Mexicans in the Making of America
by Neil Foley, Belknap Press/ Harvard University Press, 368 pages
In the midst of World War II, with troops in Europe and Asia, the U.S. feared Mexico, believing the nation harbored numerous German nationals poised to recruit Latin Americans for the Axis forces. The fear didn’t stop at the border. In a confidential report, U.S. officials warned that the “submarginal” living standards of Mexicans residing in the U.S. made them susceptible to Nazi propaganda. And so, in 1942, the feds leaned on New Mexico State Senator Dennis Chavez to deliver a Spanishlanguage cri de coeur in defense of the American Dream that would air on 130 radio stations throughout the Southwest and Mexico.
Truth, as they say, is often the first casualty of war. But the fact that American leaders of the era considered Mexican immigrants quite capable of aiding the Third Reich goes a long way toward explaining the xenophobic hostility that Mexicans and Mexican-Americans are often subjected to in the U.S.
This wartime episode is one of many disturbing and fascinating vignettes in historian Neil Foley’s new account of Mexican lives in American politics, culture, and economics. A Fulbright, Guggenheim, and Woodrow Wilson fellow, Foley provides a panoramic lesson about “Mexican America” that begins with the Spaniards, mestizos, and Indians of the 16th-century colonial province of Nuevo Mexico. He carries the timeline through its five-century stretch to a future in which one in three U.S. residents will be Latino. (Demographers estimate that this shift in population will have occurred by 2050.)
Foley’s narrative really picks up steam with the U.S. conquest of the northern half of Mexico (Arizona, California, Nevada, New Mexico, parts of Colorado) in 1848. He demonstrates how this American annexation made possible the completion of binational railway links that, in essence, established both countries’ border states as “a single economic region with two-way, cyclical migration.” (For example, during the 1920s, U.S. oil companies sent thousands of unskilled American men to the Mexican gulf coast — covering their travel and visa expenses and paying them premium wages — all because they didn’t want to hire Mexicans.)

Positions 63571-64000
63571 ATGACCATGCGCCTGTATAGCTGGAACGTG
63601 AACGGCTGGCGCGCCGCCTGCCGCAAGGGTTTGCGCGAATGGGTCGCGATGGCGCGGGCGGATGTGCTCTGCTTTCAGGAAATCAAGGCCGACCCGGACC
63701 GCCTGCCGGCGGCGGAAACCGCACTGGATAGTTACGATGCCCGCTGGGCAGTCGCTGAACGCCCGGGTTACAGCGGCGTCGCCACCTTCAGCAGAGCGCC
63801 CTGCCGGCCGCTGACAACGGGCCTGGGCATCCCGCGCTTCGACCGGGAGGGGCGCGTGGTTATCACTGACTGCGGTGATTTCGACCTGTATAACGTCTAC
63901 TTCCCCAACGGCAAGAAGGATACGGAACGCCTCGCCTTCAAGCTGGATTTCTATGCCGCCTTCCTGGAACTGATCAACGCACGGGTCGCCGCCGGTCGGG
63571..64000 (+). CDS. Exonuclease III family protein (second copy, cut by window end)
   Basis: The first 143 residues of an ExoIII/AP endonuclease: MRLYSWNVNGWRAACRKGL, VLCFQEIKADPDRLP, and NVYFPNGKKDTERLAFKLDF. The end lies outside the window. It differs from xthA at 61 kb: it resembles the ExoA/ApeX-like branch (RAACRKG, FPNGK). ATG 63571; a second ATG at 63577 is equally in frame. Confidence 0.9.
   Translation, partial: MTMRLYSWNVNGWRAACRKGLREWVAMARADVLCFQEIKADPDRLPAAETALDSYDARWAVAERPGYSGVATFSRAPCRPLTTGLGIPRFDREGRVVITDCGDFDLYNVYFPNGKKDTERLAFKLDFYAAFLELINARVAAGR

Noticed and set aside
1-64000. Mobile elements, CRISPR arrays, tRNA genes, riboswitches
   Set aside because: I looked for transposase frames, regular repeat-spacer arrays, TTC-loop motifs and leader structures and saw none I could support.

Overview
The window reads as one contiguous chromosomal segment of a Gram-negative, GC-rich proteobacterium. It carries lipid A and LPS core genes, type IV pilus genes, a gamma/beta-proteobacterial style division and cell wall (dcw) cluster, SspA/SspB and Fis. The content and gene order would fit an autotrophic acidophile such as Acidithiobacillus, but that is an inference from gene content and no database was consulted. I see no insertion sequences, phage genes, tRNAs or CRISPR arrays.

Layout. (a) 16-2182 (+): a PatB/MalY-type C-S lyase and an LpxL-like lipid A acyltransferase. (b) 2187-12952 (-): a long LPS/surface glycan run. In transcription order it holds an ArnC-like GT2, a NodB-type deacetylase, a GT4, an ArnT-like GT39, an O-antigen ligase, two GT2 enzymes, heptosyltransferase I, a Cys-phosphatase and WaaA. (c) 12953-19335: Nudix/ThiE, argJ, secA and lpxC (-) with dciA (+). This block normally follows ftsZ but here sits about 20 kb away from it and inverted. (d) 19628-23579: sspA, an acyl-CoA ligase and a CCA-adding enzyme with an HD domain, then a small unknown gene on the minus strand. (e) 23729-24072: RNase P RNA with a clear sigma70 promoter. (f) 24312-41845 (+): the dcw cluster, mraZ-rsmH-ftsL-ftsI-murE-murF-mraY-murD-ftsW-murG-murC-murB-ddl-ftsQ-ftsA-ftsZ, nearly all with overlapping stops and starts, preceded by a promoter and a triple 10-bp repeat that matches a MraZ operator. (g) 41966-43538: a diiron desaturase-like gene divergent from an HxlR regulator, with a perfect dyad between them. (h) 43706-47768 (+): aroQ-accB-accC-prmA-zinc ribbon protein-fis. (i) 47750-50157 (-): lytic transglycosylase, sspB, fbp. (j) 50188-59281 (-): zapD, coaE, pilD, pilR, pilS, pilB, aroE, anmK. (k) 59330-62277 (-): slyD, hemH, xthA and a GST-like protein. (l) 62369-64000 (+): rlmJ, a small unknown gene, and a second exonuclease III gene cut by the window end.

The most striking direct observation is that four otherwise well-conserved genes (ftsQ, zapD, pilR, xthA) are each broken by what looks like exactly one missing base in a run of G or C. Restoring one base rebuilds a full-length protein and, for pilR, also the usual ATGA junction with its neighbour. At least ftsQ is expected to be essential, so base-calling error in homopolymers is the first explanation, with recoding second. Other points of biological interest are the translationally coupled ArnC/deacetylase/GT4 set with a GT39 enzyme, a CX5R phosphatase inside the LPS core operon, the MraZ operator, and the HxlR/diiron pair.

Mexicans in the Making of America enumerates the varieties of legalized racial discrimination levied on Mexicans and Mexican-Americans — such as Texas’ segregated schools and public facilities, which persisted well into the 1950s. Foley also sheds light on the Depression-era nativist groups filing lawsuits that challenged Mexicans’ right to become naturalized U.S. citizens, claiming that their dark skin and Indian heritage violated the nation’s whites-only immigration laws then in existence.
Conversely, he also locates the start of a civil rights movement with Mexican-American soldiers in World War II who would integrate the Armed Forces, prove themselves in battle, and return to the U.S. galvanized to form civic groups to combat discrimination. Foley digs deeply into the civil rights movements of the 1960s and 1970s, analyzing the Coors beer boycott, the racist Frito Bandito ads, the Chicano student movement, and the entrance of Mexican-American voters and candidates into electoral politics. He brings new attention to the political dynamics of the 1980s, the so-called Decade of the Hispanic that saw President Ronald Reagan’s groundbreaking legalization of three million Mexican immigrants and the subsequent backlash over immigration, bilingual education, and immigrant access to public education that reverberates to this day.
What may be most trenchant for some New Mexico readers is Foley’s brief but lucid discussion concerning “the Fantasy Heritage of the Southwest.” While this terrain has been covered before, the author contributes an analysis of how Indo-Hispano New Mexicans latched onto a Spanish identity to achieve equality with Anglo-Americans and thereby escape the stigma of Mexican ancestry. Making use of a wide range of evidence, from Walt Whitman’s love letter to Santa Fe to tourist festivals throughout the Southwest, he examines the ways in which Anglo-Americans (whether consciously or not) “reproduced the Spanish colonial practice of allowing certain light-skinned mestizos to become español, or white, and erased the mixed-race reality of Indian and mestizo Mexicans.”
— Casey Sanchez